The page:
- Parents say the 8-4-4 system being phased out, was quite affordable compared to the Competency Based Curriculum, replacing it.
- Parents said private schools have taken advantage of the chaos in the transition to Junior Secondary School to double their fees.
Parents have raised concern, and some have expressed anguish, over high school fees and stationery as children go back to school for the first term of 2023.
A number of parents interviewed by the Star have called upon the national government to help provide books in schools and ensure disbursement of NG-CDF monies on time to ease the fees’ burden.
Charles Obado, a parent with four children in Grade 5 and Grade 7, secondary school and one in university, said the cost of education is "unbearable".
“Right now, we are having a very hard time taking our children back to school, and we do not know if we will make it because of the high school fees and prices of books,” he said.
Obado, who owns a hardware shop in Mombasa, said business has also declined because of the high cost of living.
“Business has also been so down, most contractors have stopped building as they focus on taking their children to school first. This situation means our hardware business has also been affected due to poor sales,” Obado said.
Obado said the 8-4-4 system, which is being phased out, was quite affordable compared to the Competency Based Curriculum which is being implemented.
Parents of children joining Junior Secondary School (Grade 7) are being asked to pay more.
“Things have really changed, initially we used to have time to prepare ourselves because the children used to go up to Class eight,” he said.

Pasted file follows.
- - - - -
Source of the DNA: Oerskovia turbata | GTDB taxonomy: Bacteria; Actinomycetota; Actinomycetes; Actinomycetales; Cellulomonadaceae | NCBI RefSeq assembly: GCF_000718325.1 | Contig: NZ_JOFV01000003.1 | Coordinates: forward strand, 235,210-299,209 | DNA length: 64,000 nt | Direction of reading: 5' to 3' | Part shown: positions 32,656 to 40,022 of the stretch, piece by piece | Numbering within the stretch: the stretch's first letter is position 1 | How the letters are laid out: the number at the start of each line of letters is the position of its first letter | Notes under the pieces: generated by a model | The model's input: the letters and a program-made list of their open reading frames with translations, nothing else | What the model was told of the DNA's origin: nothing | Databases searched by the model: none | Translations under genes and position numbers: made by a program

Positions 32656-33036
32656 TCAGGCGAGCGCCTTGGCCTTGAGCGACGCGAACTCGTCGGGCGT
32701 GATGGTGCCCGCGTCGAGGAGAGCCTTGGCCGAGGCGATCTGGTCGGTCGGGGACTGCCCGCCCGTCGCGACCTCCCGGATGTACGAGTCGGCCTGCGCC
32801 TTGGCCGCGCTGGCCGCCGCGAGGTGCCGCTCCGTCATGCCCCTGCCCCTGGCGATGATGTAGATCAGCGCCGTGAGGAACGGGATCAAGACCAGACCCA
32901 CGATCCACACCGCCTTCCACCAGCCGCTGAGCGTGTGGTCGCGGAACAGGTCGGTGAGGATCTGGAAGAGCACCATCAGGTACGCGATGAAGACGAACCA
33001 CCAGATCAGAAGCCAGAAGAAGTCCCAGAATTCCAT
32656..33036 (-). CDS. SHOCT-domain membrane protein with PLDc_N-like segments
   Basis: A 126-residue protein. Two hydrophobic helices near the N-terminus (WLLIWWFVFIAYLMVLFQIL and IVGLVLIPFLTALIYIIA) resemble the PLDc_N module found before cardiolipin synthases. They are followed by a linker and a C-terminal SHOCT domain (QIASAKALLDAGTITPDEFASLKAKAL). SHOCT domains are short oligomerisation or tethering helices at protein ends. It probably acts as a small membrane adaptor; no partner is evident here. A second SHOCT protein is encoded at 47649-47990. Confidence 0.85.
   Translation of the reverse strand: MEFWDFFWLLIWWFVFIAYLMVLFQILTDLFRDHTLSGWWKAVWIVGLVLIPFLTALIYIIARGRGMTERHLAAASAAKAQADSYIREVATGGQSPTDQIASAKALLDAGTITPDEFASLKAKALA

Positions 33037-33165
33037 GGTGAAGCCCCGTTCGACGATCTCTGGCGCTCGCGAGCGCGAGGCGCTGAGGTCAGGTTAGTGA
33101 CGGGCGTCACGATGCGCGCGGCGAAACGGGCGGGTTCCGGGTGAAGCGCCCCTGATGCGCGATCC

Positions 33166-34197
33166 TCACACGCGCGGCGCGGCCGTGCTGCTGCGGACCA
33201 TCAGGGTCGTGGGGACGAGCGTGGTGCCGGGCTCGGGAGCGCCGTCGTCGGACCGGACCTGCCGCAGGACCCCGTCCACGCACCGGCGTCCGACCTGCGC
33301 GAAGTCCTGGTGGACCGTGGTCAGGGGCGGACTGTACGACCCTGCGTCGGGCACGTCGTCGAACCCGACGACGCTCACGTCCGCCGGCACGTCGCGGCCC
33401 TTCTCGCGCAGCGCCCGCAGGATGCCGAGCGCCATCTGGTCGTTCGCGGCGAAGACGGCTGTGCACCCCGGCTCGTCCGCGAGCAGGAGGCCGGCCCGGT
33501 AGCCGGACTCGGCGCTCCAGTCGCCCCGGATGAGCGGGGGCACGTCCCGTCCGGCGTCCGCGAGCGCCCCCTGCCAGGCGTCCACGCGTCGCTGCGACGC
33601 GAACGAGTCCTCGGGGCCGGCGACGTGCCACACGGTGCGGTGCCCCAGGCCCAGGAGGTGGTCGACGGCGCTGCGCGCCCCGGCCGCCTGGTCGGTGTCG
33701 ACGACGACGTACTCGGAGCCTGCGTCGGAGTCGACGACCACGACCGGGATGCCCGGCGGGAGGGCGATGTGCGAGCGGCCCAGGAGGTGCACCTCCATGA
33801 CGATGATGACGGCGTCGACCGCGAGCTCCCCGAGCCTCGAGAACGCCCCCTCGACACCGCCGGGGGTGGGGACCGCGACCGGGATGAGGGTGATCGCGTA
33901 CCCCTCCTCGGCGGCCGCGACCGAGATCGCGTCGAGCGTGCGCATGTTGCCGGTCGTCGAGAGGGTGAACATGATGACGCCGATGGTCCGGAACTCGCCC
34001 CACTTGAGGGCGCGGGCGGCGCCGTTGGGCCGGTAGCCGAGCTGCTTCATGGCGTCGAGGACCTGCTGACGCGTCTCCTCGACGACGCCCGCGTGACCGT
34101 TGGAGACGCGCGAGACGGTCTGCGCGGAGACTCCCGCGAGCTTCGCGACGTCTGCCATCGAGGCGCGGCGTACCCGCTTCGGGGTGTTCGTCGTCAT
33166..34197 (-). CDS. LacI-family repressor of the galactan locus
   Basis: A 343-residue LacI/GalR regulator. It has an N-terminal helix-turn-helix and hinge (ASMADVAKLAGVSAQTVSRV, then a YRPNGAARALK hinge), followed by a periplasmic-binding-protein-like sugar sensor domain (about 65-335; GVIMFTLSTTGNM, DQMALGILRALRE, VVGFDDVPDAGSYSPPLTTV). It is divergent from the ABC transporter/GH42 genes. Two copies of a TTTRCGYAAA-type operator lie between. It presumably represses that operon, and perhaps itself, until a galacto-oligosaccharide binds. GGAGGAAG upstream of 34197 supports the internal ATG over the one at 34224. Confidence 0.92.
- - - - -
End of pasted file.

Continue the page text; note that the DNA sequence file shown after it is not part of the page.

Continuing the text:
“In my case, my child is supposed to join Junior Secondary school and the fees I am supposed to pay are no different from those for my other child in secondary school.”
Jane Msibega, a mother of two whose firstborn son is supposed to join the Junior Secondary school, said the fees in their school have doubled.
She said initially the Class 7 pupils where her children learn, used to pay about Sh12, 000, but the amount is now about Sh22,000 per term.
“The situation is hard, life has become so expensive. Fees have been doubled, yet I’m supposed to buy new school uniforms and books,” Msibega said.
Last week, during the release of the KCSE examination, Education Cabinet Secretary Ezekiel Machogu said the government will pay school fees for all students who are supposed to join public Junior Secondary schools.
However, parents said the private schools have taken advantage of chaos in the transition to Junior Secondary School to double the fees.
Parent Vera Hasande said when CBC began, they used different books from those they must buy now. That means a child who is joining Grade 3 cannot use the books which were used two years ago.
“Looking at the economy right now, it is really difficult for parents," she said."If you had a child who started with CBC and is in Grade Three, the other one who is starting the same journey cannot use the books the elder sibling used,” she said.
She said before parents used to keep textbooks for their children to use until they all finish their education.
"The syllabus is changing so rapidly. Before we used to have the same books used for quite a number of years, but right now the books we bought two years ago cannot be used,” she said.
She called upon the government to help in providing books in schools.
“Buy a textbook at Sh1,200 for a primary pupil and you are supposed to buy eight of them for two children is no joke. Additionally, you need to pay fees, uniform and stationeries,” she said.
Hasande said she also has other children in secondary school.
Geoffrey Musyoka, a fruit vendor, said children are supposed to go back to school, but life is hard.
“Life is very hard especially when it comes to school fees, getting even food to put on the table has become a problem and now the children need school fees. We are struggling because the cost of living is high,” he said.
He called upon the government to reduce the price of food.
He also asked the national government to fully fund education.
(Edited by V. Graham)